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Young exposed to pesticide cocktail

Hair samples taken from children living in rural France reveal a “potentially dangerous” cocktail of pesticides

28 April 2014

THE CLEAR country air in France may not be quite as fresh as you think - especially if you live near cultivated fields or rolling vineyards.

According to a study, traces of potentially dangerous pesticides have been found in the hair of 30 children who live or go to school in rural France.

The hair samples of the children aged between three and 10, who live or attend school within a kilometre of agricultural land, revealed that 80% were exposed to agricultural pesticides in the three months leading up to a harvest.

In total, 35 of 53 pesticides that are suspected of being able to attack the human hormonal system were found at least once in the samples. Thirteen were found in every sample.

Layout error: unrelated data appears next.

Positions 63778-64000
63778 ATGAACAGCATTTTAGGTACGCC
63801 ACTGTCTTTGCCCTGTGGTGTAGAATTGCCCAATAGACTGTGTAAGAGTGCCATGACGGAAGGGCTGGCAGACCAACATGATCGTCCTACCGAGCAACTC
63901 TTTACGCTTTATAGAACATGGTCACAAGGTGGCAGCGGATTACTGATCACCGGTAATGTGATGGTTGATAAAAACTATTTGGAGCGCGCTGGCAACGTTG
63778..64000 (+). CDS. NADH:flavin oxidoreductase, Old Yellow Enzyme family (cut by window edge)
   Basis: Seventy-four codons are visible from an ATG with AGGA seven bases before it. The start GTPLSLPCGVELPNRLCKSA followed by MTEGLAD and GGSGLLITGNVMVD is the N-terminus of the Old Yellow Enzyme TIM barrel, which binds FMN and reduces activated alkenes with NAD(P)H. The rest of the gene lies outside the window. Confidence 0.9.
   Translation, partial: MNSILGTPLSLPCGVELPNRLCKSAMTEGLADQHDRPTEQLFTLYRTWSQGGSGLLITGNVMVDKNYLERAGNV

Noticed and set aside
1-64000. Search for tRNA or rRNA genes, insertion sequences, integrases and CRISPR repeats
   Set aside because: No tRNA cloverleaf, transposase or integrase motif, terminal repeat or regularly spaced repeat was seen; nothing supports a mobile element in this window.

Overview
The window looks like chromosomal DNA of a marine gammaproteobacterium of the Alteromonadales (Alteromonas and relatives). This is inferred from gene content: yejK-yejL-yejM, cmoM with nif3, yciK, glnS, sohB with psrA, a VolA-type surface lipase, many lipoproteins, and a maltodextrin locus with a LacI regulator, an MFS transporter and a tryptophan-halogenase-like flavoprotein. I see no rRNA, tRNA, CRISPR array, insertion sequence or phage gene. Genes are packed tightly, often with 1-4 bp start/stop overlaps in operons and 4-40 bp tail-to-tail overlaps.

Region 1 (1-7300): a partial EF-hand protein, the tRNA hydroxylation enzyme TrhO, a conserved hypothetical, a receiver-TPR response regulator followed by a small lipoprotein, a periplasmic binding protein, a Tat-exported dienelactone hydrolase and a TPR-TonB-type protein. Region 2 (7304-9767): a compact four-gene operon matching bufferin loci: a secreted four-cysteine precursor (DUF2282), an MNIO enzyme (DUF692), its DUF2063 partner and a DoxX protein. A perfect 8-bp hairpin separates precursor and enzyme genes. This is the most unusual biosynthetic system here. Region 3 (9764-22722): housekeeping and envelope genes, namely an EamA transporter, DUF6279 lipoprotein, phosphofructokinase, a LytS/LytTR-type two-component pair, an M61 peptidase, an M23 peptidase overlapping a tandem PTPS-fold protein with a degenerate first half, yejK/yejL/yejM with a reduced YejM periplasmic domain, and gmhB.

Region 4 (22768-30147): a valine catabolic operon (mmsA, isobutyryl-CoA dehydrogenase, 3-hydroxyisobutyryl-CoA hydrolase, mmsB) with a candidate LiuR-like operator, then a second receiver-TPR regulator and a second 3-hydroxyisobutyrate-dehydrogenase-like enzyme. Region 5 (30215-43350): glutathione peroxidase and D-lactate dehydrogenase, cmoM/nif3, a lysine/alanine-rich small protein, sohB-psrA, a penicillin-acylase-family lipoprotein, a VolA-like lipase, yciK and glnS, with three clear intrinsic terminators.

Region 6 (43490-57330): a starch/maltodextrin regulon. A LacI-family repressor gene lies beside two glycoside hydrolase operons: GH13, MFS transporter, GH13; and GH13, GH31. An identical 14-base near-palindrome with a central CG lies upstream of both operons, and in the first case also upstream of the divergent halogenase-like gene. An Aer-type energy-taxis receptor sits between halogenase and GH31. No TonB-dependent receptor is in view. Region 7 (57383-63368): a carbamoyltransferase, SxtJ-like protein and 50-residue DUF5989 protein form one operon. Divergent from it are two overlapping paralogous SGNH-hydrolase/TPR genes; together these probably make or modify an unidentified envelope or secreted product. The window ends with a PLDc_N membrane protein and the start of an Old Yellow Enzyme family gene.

Some of the products detected have been banned from agricultural use for a number of years, though some are still permitted for domestic or veterinary use. These include mosquito repellents, and aphid and flea killers.

According to the study, just over a quarter of the children (26.6%) were exposed to mosquito flea repellents in their homes in the three months leading up to the samples being taken.

The Future Generations association, which conducted the study, admitted the small sample size meant that it was impossible to “consider these results as representative of the average exposure of French youngsters living in agricultural areas”.

But it said that the combination of pesticides detected suggested that they may have a “potentially dangerous” cocktail effect, which have not been so far examined in laboratory tests.

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